A great part of Earth Hour is getting the kids involved! As it is the younger generation that are the ambassadors for our planet; and need to be taught it’s value and how to protect it. It is easy to get them involved with some of these fun activities you can do at home.

The first thing to do is explain to them what Earth Hour is and why it is significant. Depending on the age of the child will depend on the length of your explanation. Keep it simple in terms that they can relate to and understand. Then play with them during the hour of darkness. Not only will they have fun but you will too! Plus it creates some bonus family bonding.

Activities for Earth Hour

OLYMPUS DIGITAL CAMERARead books about the Earth and the environment. Books like Uno’s Garden by Graeme Base, The Lorax by Dr. Seuss and The Very Hungry Caterpillar by Eric Carle are all wonderful children’s books with an environmental message. Choose an appropriate book and read by candlelight or flashlight.

Play board games. Gather the family together, set up a few candles and choose a favorite board game.

Make shadow puppets. Grab a flashlight and shine it against the wall. Have the kids create animals or figures using their hands and casting the shadow on the wall. Mum and Dad can participate as well. Have the kids create a dialogue or a short play about the environment.

How_to_Make_Shadow_PuppetsPlay hide and seek. Playing hide and seek in the dark is lots of fun. Set clear boundaries and guidelines for the game to ensure everyone feels safe and young children are not scared. If some children are afraid of being alone in the dark, play in pairs so that they feel safe during the game. Place candles safely around the house to provide some light or give each person his own flashlight. Establish where home base is so that anyone who feels he would no longer like to hide knows where to go.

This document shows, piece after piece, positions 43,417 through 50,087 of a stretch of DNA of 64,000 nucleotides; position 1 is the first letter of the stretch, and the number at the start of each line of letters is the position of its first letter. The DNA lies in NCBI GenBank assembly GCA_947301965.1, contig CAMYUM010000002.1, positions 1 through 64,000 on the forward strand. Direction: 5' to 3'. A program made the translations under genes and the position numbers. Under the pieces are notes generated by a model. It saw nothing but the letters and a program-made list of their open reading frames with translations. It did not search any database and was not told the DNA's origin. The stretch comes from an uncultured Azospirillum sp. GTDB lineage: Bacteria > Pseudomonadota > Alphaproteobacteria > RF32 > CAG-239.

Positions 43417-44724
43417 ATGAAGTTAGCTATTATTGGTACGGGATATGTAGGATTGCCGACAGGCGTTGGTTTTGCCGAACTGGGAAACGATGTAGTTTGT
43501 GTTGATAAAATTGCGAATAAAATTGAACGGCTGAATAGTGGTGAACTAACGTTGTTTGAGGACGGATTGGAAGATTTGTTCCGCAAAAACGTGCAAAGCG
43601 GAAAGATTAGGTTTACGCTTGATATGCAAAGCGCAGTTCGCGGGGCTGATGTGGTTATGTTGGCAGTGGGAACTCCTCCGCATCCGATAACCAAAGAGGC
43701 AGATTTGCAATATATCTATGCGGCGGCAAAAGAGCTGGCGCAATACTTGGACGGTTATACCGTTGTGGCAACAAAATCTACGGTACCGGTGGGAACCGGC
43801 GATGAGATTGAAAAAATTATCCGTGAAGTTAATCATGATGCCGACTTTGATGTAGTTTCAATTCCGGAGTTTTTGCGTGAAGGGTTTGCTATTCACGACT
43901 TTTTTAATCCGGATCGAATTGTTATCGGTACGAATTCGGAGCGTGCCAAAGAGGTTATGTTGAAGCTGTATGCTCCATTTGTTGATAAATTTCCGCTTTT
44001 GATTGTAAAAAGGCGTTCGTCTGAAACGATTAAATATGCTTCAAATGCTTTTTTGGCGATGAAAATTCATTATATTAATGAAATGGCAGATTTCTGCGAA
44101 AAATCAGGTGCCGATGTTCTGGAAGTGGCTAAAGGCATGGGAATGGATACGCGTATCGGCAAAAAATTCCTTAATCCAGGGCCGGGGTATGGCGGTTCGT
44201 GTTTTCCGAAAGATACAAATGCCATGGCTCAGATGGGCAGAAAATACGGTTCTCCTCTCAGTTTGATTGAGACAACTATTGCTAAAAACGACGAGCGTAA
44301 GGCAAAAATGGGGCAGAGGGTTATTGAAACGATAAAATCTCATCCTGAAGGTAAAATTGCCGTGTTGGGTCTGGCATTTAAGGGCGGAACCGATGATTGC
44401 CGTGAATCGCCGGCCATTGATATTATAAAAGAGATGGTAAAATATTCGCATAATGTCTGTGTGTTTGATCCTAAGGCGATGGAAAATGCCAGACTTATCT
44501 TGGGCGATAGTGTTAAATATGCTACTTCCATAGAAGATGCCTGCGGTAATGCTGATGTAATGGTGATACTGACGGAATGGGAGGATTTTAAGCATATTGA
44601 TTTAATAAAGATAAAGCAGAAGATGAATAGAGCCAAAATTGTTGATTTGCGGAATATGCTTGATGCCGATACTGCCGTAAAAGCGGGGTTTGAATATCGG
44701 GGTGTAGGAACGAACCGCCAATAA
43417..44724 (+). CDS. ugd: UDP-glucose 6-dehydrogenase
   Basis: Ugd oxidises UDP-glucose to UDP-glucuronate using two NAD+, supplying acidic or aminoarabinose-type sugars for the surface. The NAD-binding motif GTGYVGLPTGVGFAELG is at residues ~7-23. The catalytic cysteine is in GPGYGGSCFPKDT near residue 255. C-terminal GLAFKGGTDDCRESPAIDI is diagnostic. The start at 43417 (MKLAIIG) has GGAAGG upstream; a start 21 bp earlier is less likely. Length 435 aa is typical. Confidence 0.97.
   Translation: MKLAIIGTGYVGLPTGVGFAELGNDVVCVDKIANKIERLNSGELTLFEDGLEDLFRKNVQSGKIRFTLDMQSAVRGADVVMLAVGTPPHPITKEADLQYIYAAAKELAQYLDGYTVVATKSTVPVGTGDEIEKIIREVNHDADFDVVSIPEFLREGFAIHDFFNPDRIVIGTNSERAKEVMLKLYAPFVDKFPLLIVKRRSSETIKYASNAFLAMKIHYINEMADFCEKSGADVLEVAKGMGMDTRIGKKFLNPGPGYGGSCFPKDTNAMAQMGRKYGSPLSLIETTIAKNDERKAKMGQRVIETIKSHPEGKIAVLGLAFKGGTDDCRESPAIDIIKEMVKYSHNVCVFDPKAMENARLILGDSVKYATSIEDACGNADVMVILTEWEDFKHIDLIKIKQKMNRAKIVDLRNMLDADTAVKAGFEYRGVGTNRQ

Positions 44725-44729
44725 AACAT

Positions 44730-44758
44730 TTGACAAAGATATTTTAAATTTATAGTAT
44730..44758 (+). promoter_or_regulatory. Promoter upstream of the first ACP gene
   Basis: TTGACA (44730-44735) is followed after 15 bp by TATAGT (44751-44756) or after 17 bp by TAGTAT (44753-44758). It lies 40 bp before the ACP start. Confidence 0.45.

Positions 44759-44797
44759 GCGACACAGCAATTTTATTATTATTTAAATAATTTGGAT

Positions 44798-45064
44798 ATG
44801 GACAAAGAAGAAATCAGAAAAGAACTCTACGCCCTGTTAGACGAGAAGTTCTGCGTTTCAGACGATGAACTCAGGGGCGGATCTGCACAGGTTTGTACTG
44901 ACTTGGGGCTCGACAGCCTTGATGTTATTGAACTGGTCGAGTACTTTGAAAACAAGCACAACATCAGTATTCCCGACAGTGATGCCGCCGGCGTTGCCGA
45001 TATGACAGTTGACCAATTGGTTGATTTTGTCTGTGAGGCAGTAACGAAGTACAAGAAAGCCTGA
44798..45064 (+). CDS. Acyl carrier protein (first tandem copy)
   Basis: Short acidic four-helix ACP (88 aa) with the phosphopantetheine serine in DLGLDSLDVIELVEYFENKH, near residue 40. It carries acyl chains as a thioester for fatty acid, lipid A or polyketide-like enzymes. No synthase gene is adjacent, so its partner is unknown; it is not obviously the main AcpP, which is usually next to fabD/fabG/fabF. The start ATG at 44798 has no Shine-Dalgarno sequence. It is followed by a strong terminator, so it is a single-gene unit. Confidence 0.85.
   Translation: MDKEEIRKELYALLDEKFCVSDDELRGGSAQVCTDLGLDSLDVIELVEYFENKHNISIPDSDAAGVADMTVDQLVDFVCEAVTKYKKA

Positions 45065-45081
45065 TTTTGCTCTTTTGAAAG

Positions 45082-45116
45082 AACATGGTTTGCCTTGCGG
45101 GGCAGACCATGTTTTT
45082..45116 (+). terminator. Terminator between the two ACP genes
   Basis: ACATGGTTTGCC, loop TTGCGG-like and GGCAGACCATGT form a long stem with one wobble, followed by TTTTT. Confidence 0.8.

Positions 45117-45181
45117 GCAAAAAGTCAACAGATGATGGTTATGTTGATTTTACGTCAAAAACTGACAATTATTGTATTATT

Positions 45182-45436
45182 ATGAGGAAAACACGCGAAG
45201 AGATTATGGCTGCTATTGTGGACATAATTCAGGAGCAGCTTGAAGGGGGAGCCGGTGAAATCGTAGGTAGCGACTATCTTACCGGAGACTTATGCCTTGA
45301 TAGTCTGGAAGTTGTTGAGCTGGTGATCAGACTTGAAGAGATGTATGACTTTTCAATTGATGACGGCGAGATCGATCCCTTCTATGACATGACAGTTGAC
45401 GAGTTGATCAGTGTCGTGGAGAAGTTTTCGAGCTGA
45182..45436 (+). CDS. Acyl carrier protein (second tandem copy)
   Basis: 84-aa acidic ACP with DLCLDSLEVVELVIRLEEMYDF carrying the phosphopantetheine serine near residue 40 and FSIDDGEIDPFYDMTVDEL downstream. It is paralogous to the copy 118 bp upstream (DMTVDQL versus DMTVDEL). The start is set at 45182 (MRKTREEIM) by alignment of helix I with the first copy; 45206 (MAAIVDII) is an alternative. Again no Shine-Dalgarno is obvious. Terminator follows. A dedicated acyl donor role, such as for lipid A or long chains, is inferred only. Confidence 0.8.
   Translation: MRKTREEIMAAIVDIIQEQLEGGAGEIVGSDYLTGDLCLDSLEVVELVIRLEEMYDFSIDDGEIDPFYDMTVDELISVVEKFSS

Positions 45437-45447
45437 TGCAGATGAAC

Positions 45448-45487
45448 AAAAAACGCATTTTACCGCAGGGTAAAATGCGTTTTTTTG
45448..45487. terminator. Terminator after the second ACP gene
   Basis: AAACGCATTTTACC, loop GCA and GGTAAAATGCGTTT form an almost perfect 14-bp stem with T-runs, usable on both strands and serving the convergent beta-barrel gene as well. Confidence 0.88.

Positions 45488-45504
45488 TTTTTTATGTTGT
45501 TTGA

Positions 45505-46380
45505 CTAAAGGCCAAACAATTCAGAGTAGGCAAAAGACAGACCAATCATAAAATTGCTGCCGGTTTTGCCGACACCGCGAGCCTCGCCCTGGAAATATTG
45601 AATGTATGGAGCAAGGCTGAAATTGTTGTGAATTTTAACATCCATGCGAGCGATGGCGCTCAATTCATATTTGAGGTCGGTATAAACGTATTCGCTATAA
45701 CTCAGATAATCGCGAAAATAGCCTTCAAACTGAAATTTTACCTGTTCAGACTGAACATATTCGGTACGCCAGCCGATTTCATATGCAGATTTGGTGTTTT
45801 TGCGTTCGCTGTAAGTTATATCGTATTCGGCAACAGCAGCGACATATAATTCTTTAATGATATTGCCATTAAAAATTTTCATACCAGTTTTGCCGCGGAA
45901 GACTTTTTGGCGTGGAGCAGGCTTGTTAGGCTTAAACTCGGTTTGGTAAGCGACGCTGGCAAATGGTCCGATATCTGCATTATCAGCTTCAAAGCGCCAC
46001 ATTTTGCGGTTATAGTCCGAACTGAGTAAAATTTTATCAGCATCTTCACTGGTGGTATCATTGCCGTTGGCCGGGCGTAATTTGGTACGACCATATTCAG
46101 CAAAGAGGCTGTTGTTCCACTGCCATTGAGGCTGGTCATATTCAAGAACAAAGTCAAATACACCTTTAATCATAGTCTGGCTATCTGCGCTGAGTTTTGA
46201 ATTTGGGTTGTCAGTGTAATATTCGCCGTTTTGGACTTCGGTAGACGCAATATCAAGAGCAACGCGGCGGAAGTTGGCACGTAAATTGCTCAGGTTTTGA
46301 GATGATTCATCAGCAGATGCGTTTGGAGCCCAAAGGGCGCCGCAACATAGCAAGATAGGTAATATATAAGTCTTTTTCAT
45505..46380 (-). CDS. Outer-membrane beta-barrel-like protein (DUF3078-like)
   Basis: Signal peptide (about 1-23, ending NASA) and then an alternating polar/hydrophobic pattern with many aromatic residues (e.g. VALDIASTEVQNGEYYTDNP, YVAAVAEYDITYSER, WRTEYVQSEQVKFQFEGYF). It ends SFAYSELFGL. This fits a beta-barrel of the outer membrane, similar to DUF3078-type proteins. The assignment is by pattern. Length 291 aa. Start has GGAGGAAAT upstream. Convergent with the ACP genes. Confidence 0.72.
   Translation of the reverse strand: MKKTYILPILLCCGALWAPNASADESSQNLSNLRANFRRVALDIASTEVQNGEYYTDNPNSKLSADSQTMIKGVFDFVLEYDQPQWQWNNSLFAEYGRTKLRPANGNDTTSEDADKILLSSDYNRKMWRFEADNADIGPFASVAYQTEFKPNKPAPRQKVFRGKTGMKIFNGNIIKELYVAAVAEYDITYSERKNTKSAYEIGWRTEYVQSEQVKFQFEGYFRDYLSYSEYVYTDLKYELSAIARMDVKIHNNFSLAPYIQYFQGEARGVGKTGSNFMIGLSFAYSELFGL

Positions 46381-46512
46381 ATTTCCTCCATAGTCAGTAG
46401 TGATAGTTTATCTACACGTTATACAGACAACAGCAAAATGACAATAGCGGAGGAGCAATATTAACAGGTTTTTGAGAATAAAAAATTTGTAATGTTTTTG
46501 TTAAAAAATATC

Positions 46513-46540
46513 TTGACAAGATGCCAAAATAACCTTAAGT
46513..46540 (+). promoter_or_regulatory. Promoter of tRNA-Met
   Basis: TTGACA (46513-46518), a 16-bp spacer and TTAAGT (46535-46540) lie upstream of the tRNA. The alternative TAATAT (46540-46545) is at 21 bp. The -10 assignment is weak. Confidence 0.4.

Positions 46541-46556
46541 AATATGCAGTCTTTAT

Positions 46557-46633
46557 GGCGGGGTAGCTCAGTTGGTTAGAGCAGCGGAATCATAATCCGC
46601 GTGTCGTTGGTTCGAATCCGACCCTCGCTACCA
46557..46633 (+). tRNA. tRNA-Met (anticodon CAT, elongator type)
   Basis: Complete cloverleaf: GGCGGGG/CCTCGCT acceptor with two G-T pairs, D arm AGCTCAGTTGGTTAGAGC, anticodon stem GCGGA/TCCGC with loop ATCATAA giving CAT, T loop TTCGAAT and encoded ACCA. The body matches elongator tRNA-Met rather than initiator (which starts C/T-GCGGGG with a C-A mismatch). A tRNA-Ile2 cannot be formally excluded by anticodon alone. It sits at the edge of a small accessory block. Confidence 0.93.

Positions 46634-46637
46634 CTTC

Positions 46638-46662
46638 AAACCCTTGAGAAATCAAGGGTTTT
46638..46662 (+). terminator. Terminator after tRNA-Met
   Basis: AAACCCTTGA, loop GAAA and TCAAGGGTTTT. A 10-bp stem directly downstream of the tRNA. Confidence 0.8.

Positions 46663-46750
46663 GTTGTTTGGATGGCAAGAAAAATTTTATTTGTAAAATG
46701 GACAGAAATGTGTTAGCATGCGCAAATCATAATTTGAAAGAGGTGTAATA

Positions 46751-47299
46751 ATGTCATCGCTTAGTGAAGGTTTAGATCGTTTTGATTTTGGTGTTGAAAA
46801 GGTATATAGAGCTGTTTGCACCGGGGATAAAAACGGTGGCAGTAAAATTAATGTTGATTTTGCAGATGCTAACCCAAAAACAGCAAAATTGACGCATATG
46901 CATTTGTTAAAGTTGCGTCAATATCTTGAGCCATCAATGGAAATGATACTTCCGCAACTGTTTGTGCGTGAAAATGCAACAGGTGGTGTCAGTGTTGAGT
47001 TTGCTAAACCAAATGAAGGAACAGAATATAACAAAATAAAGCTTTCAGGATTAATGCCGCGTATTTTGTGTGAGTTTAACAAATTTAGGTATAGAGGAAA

Stargazing. This is the best time to go out and look at the stars! With all non essential lights out, there will not be all the extra light interfering with what can be seen in the  night sky.  The kids will be able to see more from their backyard than they could before! Everyone will be able to see quite a bit with the naked eye, but if you have a pair of binoculars or a telescope the kids will enjoy using these to see even more. This could start a dialogue with the kids as to why they can see more during this hour and what light pollution is.

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What activities will you do with the kids this Earth Hour? Add to our list by commenting below and share with others your ideas.